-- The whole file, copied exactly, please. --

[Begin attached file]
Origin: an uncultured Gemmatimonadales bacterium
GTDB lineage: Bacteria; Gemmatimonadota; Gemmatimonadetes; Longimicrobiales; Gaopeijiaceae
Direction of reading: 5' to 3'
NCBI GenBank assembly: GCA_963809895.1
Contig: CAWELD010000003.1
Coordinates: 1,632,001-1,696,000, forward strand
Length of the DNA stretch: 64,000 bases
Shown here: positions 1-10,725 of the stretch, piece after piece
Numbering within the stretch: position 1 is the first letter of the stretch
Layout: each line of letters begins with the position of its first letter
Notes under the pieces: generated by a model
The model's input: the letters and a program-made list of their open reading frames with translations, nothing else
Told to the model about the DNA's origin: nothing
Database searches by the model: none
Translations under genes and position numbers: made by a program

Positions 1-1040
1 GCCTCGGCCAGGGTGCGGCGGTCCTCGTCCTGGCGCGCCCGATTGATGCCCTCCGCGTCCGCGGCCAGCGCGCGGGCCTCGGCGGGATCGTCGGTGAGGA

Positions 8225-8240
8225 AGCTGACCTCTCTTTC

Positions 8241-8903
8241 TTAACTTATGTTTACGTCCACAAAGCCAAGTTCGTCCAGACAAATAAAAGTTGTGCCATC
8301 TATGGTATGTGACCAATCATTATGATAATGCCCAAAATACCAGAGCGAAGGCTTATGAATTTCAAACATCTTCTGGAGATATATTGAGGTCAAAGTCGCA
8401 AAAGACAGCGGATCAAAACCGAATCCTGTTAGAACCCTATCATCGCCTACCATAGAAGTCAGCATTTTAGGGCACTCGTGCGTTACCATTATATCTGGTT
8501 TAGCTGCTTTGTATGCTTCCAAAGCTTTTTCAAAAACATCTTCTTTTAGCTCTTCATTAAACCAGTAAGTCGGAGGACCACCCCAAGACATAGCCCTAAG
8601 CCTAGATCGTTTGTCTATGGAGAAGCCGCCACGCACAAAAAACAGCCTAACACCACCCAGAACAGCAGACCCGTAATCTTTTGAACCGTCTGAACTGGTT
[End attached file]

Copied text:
Origin: an uncultured Gemmatimonadales bacterium
GTDB lineage: Bacteria; Gemmatimonadota; Gemmatimonadetes; Longimicrobiales; Gaopeijiaceae
Direction of reading: 5' to 3'
NCBI GenBank assembly: GCA_963809895.1
Contig: CAWELD010000003.1
Coordinates: 1,632,001-1,696,000, forward strand
Length of the DNA stretch: 64,000 bases
Shown here: positions 1-10,725 of the stretch, piece after piece
Numbering within the stretch: position 1 is the first letter of the stretch
Layout: each line of letters begins with the position of its first letter
Notes under the pieces: generated by a model
The model's input: the letters and a program-made list of their open reading frames with translations, nothing else
Told to the model about the DNA's origin: nothing
Database searches by the model: none
Translations under genes and position numbers: made by a program

Positions 1-1040
1 GCCTCGGCCAGGGTGCGGCGGTCCTCGTCCTGGCGCGCCCGATTGATGCCCTCCGCGTCCGCGGCCAGCGCGCGGGCCTCGGCGGGATCGTCGGTGAGGA

Positions 8225-8240
8225 AGCTGACCTCTCTTTC

Positions 8241-8903
8241 TTAACTTATGTTTACGTCCACAAAGCCAAGTTCGTCCAGACAAATAAAAGTTGTGCCATC
8301 TATGGTATGTGACCAATCATTATGATAATGCCCAAAATACCAGAGCGAAGGCTTATGAATTTCAAACATCTTCTGGAGATATATTGAGGTCAAAGTCGCA
8401 AAAGACAGCGGATCAAAACCGAATCCTGTTAGAACCCTATCATCGCCTACCATAGAAGTCAGCATTTTAGGGCACTCGTGCGTTACCATTATATCTGGTT
8501 TAGCTGCTTTGTATGCTTCCAAAGCTTTTTCAAAAACATCTTCTTTTAGCTCTTCATTAAACCAGTAAGTCGGAGGACCACCCCAAGACATAGCCCTAAG
8601 CCTAGATCGTTTGTCTATGGAGAAGCCGCCACGCACAAAAAACAGCCTAACACCACCCAGAACAGCAGACCCGTAATCTTTTGAACCGTCTGAACTGGTT